Home / Knowledge / News / Textiles / Cotton candy inspired device easily spins nanofibers

Cotton candy inspired device easily spins nanofibers

26
May '10
Hailed as a “cross between a high-speed centrifuge and a cotton candy machine,” bioengineers at Harvard have developed a new, practical technology for fabricating tiny nanofibers.

The reference by lead author Mohammad Reza Badrossamay to the fairground treat of spun sugar is deliberate, as the device literally—and just as easily—spins, stretches, and pushes out 100 nanometer-diameter polymer-based threads using a rotating drum and nozzle.

“This is a vastly superior method to making nanofibers as compared to typical methods, with production output many times greater,” says co-author Kit Parker, Thomas D. Cabot Associate Professor of Applied Science and Associate Professor of Bioengineering in the Harvard School of Engineering and Applied Sciences (SEAS); a core faculty member of the Wyss Institue for Biologically Inspired Engineering at Harvard; and member of the Harvard Stem Cell Institute.

“Our technique will be highly desirable to industry, as the simple machines could easily bring nanofiber production into any laboratory. In effect, with this technique we can mainstream nanotextiles.” By contrast, the most common method of creating nanofibers is through electrospinning, or sending a high voltage electric change into a droplet of polymer liquid to draw out long wisps of nanoscale threads. While effective, electrospinning offers limited control and low output of the desired fibers.

The Harvard researchers turned to a simpler solution, using rotary jet spinning. Quickly feeding and then rotating the polymer material inside a reservoir atop a controllable motor offers more control and greater yield.

When spun, the material stretches much like molten sugar does as it begins to dry into thin, silky ribbons. Just as in cotton candy production, the nanofibers are extruded through a nozzle by a combination of hydrostatic and centrifugal pressure. The resulting pile of extruded fibers form into a bagel like shape about 10 cm in diameter. “The new system offers fabrication of naturally occurring and synthetic polymers as well as a lot of control over fiber alignment and web porosity, hierarchical and spatial organization of fibrous scaffold and three-dimensional assemblies,” says Badrossamay, a postdoctoral fellow in the Wyss Institute and member of Parker's lab at SEAS.

The researchers tested the new device using a variety of synthetic and natural polymers such as polylactic acid in chloroform, a biodegradable polymer created from corn starch or sugarcane that has been used as eco-friendly alternative to plastic in items like disposable cups.

Moreover, the rapid spinning method provides a high degree of flexibility as the diameter of the fibers can be readily manipulated and the structures can be integrated into an aligned three-dimensional structure or any shape simply by varying how the fibers are collected. The shape of the fibers can also be altered, ranging from beaded to textured to smooth.


Must ReadView All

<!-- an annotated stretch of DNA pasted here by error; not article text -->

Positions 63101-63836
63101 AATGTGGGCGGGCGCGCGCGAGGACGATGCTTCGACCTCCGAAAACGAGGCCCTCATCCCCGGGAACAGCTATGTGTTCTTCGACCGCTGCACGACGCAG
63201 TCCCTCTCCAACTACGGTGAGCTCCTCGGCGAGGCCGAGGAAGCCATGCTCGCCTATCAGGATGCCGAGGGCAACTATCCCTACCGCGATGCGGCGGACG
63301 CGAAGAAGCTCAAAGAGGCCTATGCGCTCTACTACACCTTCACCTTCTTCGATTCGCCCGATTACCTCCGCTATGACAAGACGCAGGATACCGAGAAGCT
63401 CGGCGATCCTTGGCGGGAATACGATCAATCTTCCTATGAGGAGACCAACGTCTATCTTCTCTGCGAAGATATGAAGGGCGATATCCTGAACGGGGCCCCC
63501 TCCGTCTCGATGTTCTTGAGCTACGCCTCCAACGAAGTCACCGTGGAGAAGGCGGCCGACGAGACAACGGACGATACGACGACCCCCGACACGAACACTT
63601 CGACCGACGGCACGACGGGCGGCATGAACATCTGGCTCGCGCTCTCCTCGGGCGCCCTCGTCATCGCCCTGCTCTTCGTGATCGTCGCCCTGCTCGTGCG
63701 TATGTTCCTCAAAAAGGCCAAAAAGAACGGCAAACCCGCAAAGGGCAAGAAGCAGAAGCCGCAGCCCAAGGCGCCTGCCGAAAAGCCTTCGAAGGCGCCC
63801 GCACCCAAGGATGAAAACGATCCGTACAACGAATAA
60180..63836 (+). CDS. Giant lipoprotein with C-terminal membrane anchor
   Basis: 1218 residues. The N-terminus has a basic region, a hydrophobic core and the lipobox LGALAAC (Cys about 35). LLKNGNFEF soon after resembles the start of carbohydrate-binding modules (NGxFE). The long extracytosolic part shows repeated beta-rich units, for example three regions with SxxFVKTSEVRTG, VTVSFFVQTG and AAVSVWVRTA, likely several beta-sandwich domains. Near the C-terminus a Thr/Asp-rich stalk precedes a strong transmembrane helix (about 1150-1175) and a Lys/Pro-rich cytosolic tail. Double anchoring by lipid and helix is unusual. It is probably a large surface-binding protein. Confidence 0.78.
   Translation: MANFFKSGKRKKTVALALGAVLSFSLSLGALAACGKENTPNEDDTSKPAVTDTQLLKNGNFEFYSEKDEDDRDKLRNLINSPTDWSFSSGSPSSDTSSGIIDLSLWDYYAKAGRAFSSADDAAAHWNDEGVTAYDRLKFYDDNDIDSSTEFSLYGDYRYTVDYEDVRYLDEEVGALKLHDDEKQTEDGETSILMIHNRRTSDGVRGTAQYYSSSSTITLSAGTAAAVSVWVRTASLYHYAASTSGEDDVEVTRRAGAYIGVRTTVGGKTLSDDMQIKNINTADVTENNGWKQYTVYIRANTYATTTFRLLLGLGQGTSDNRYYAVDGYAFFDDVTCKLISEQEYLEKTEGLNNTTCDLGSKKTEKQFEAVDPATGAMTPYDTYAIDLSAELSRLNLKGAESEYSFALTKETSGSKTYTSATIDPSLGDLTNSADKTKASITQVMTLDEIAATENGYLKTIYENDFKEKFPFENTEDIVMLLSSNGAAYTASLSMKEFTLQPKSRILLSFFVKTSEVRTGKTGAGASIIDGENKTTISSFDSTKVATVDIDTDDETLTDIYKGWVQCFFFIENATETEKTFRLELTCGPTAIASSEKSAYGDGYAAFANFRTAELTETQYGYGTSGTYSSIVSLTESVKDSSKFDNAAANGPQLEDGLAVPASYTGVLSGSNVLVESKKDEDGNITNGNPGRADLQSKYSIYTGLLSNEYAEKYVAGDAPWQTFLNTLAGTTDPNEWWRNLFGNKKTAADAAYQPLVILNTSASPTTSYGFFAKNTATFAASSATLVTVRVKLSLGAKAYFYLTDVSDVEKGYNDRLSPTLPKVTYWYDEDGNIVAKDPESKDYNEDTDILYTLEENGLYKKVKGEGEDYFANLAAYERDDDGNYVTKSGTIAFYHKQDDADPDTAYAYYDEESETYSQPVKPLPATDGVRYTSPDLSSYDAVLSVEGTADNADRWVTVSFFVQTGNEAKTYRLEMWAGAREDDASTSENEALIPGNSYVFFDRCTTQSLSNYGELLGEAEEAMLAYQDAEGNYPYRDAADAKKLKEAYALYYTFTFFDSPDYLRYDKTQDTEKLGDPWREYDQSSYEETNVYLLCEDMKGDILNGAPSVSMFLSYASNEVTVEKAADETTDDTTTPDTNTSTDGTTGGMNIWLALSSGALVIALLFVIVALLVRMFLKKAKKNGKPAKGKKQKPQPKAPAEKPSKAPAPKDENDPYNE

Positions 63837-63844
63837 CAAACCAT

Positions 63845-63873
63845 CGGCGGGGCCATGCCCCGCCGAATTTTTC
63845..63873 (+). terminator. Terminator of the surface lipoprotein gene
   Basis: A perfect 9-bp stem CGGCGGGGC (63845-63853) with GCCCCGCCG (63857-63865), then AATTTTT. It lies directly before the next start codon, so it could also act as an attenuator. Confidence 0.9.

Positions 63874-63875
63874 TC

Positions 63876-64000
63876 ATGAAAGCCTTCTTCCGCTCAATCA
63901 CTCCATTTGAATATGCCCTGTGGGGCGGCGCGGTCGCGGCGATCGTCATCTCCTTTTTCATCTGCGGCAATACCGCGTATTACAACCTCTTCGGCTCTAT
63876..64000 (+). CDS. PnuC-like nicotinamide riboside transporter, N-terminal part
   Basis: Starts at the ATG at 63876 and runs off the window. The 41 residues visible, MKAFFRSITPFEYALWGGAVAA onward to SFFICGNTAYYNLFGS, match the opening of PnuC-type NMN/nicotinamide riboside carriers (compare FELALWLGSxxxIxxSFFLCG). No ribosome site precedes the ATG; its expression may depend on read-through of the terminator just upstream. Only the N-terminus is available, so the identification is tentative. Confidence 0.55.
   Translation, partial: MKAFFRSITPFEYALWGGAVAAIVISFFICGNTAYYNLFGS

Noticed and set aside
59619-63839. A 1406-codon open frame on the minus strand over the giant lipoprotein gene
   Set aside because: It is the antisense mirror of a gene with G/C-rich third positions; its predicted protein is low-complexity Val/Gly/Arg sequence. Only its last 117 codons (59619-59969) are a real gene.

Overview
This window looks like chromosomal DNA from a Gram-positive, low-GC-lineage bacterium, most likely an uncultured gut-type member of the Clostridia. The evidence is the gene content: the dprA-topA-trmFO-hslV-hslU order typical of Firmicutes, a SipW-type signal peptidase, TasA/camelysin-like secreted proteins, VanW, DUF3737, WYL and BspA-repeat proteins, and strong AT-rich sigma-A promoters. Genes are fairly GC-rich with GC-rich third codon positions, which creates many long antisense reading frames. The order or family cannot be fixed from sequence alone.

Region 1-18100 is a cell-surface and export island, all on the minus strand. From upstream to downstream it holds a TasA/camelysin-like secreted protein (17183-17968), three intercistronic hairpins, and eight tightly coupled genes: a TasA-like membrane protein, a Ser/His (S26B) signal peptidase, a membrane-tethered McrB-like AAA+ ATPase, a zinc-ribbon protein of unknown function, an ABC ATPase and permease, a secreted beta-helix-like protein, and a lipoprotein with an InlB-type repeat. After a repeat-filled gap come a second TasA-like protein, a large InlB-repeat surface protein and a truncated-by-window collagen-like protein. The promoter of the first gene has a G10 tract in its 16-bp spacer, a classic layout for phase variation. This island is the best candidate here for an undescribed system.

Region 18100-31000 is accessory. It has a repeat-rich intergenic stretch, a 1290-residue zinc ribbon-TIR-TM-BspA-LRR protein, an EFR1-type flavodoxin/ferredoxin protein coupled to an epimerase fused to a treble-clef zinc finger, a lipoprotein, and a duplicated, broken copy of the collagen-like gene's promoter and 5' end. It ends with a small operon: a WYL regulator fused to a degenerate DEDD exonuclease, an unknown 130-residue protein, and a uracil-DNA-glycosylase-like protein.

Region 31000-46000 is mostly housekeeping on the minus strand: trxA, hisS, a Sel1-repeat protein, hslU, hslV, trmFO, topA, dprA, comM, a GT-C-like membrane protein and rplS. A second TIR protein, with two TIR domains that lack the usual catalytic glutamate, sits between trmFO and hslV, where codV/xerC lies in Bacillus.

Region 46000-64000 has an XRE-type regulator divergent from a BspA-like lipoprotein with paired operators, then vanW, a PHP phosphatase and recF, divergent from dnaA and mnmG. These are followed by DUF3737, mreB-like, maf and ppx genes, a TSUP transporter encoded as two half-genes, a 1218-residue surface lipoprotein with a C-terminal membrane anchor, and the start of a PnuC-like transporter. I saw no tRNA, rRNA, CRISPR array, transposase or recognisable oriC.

Pic: Shutterstock

Textiles | On 4th Apr 2020

Textile-garment, retail sectors bear enduring pandemic

Extended store closures, many factories halting operations due to...

Pic: Kristi Blokhin / Shutterstock.com

Textiles | On 4th Apr 2020

World Bank Group launches 1st operations for COVID-19

The World Bank’s board of executive directors yesterday approved a...

Pic: Shutterstock

Apparel/Garments | On 4th Apr 2020

Haiti making masks to fight COVID-19 pandemic

To keep its textile industry afloat amid the economic shutdown...

Interviews View All

Textile industry, Head honchos

Textile industry
Head honchos

Quality should be the #1 priority

Poojaa Kumar Deepak, Zeven

Poojaa Kumar Deepak
Zeven

Zeven's performance sports apparel is designed for the Indian body type,...

Amit Jain, Shingora Textiles Ltd

Amit Jain
Shingora Textiles Ltd

‘In terms of fabric, the fastest growing category for us is a blend of...

John Kelley,

John Kelley

Textile Events is one of the largest textile fair in the United Kingdom,...

Erwin Devloo,

Erwin Devloo

Picanol develops, produces and markets high-tech weaving machines, based...

Anupam Arya,

Anupam Arya

<div>Jaipur-based Fabriclore Retailing Pvt. Ltd. is attempting to revive...

Karl Zelik, Vanderbilt University

Karl Zelik
Vanderbilt University

A team of engineers at the Vanderbilt University has designed a smart...

Dave Rousse, INDA

Dave Rousse
INDA

INDA, a global association of the nonwoven fabrics industry, has been...

Kevin Nelson, TissueGen

Kevin Nelson
TissueGen

Kevin Nelson, Chief Scientific Officer, TissueGen discusses the growing...

Rajesh Pratap Singh, Rajesh Pratap Singh

Rajesh Pratap Singh
Rajesh Pratap Singh

<div>Ace fashion designer <b>Rajesh Pratap Singh</b> has used Tencel to...

Igor Chapurin, Chapurin

Igor Chapurin
Chapurin

"Now we can see the Russian trend in international fashion. And Russian...

Rupa Sood and Sharan Apparao, Nayaab

Rupa Sood and Sharan Apparao
Nayaab

Nayaab, an exhibition meant to celebrate Indian weaves, is in its second...

Press Release

Press Release

Letter to Editor

Letter to Editor

RSS Feed

RSS Feed

Submit your press release on


editorial@fibre2fashion.com

Letter To Editor






(Max. 8000 char.)

Search Companies





SEARCH

Leave your Comments


March 2020

Subscribe today and get the latest update on Textiles, Fashion, Apparel and so on.


Advanced Search